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Rev. Elbert Mondainé had vowed to stay on until chapter elections in November following multiple allegations of sexual abuse.

TRIBUNE FILE PHOTO - The Rev. E.D. Mondaine speaks at a campaign rally for the Portland Clean Energy Fund.Portland NAACP President E.D. Mondainé has issued an "immediate resignation" from his post, according to an Oct. 20 statement from the central office of the National Association for the Advancement of Colored People.

The fall from grace comes after the Portland Mercury reported that Mondainé sexually and physically abused several men while serving as the religious leader at Celebration Tabernacle, a Pentecostal church in North Portland.

Rev. Mondainé denied the allegations during an Oct. 15 press conference, saying they read "like pages in a horror novel." He promised not to run for a second term as president but vowed to stay on as leader of the influential civil rights organization until the group held executive committee elections on Nov. 21.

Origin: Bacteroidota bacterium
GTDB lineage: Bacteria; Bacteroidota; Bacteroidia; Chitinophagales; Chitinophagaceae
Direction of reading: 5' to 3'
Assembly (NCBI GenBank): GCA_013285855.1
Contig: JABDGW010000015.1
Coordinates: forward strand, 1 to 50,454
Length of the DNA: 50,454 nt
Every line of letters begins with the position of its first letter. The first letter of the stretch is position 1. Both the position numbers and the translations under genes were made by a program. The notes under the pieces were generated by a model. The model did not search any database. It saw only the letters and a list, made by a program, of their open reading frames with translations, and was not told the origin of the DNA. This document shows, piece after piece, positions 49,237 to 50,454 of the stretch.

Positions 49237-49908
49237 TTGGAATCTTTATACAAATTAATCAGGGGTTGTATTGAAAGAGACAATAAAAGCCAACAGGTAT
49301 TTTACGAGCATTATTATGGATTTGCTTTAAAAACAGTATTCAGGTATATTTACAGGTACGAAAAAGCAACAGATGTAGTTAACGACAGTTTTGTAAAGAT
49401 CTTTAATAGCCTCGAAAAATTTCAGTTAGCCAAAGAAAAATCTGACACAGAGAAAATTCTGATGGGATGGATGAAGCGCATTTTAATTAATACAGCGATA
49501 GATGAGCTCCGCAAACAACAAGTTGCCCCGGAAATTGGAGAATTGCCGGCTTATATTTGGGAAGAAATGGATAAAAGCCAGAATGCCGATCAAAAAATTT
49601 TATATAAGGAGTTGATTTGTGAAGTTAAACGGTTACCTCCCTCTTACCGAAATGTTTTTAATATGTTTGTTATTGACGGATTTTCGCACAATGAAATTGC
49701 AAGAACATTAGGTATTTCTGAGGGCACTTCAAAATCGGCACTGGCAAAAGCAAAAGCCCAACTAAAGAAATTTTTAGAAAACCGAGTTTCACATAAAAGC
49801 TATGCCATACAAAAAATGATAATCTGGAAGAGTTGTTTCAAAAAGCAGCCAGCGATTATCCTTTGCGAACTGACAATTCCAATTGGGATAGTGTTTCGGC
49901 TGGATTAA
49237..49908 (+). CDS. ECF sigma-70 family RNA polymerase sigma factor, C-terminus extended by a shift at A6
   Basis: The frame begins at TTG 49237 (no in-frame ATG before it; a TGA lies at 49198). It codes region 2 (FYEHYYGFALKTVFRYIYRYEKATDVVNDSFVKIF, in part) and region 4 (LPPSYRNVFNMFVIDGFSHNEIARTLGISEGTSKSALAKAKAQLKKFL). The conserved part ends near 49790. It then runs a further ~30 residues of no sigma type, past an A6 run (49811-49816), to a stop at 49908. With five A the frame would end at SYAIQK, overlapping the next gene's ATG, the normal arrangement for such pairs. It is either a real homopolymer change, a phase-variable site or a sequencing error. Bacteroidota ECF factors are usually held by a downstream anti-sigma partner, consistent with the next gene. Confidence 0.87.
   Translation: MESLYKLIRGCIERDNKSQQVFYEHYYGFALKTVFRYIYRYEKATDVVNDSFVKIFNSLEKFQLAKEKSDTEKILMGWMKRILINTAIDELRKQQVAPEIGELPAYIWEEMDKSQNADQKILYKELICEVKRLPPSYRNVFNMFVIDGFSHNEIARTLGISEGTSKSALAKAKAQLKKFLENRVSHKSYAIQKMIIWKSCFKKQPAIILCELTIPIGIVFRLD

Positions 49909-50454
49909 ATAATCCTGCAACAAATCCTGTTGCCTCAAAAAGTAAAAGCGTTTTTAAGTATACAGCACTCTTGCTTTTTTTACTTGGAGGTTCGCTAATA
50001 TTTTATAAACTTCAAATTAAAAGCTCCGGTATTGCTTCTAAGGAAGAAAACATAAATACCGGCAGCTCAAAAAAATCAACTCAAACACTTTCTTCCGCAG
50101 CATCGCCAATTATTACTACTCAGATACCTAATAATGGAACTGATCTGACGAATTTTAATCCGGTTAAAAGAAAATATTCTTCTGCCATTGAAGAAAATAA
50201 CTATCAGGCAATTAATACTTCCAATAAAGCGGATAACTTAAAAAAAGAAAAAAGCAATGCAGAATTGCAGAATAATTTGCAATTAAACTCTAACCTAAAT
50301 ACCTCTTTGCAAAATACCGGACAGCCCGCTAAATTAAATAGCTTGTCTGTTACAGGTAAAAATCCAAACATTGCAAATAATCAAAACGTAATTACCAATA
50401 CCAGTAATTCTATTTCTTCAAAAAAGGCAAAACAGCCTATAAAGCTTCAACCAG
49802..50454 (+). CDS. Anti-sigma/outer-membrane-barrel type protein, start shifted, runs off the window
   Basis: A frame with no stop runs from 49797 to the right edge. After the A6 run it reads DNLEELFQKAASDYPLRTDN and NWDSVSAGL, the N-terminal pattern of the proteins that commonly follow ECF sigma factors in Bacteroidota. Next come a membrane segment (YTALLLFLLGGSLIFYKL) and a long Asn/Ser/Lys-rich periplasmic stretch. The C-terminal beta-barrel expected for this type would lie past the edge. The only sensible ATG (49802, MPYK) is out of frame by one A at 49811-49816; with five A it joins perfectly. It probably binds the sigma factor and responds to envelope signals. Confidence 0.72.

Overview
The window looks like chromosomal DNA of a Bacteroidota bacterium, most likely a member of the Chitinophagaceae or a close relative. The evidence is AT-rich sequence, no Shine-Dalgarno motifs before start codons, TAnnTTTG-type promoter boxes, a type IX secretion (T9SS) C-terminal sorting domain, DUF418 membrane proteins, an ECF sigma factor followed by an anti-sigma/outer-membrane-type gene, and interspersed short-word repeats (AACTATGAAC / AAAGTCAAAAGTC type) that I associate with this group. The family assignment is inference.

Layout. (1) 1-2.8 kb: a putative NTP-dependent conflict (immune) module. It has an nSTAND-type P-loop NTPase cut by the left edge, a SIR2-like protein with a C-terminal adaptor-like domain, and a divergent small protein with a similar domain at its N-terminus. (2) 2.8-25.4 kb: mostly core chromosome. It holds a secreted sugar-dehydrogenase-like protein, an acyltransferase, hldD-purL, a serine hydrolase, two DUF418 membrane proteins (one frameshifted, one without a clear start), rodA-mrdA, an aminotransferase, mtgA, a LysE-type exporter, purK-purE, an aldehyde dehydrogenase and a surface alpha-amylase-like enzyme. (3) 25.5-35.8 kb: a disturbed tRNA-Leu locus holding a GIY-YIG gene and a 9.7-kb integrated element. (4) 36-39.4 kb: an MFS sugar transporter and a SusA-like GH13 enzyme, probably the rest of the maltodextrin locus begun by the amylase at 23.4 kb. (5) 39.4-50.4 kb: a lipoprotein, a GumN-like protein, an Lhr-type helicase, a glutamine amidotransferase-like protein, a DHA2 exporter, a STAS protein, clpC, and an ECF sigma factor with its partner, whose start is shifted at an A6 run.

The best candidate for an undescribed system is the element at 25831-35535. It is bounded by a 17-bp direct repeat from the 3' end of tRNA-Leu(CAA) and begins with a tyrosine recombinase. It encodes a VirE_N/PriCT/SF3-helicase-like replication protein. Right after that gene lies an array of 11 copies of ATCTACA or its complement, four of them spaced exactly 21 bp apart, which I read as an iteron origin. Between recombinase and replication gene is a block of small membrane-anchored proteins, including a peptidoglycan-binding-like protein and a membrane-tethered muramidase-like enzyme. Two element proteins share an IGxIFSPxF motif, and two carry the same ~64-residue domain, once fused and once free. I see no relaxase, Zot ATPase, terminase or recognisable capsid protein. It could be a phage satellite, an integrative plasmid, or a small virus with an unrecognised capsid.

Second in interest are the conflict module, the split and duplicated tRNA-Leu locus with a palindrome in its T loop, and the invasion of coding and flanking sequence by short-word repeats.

The central NAACP says that is no longer the case.

"The NAACP is firmly opposed to all forms of abuse, assault, harassment or discrimination. Such behavior has no place in the Association, regardless of whether these instances occurred in previous or current administrations," according to the statement. "We are continuing to investigate the matter in accordance with our bylaws, and if necessary, will take additional and appropriate action."

Five candidates associated with Rise Up PDX have filed to run for various leadership positions in the Portland NAACP this year. In a statement, the coalitions' accountability group said that the NAACP executive committee had already voted 7-3 to demand Mondainé's resignation on Oct. 16.

"Current executive committee members who voted to retain his leadership should not continue in a leadership role in the branch, however temporary the duration," Rise Up PDX said. "We cannot afford to have the specter of such damaging allegations and failed leadership hamper our work or further erode trust in the NAACP Portland branch, especially in this time of racial reckoning and calls for justice by the Movement for Black Lives."

The first hint of trouble for Mondainé arrived in Nov. 2019, when the Portland Tribune reported that some NAACP members accused him of financial mismanagement and bullying.


Zane Sparling
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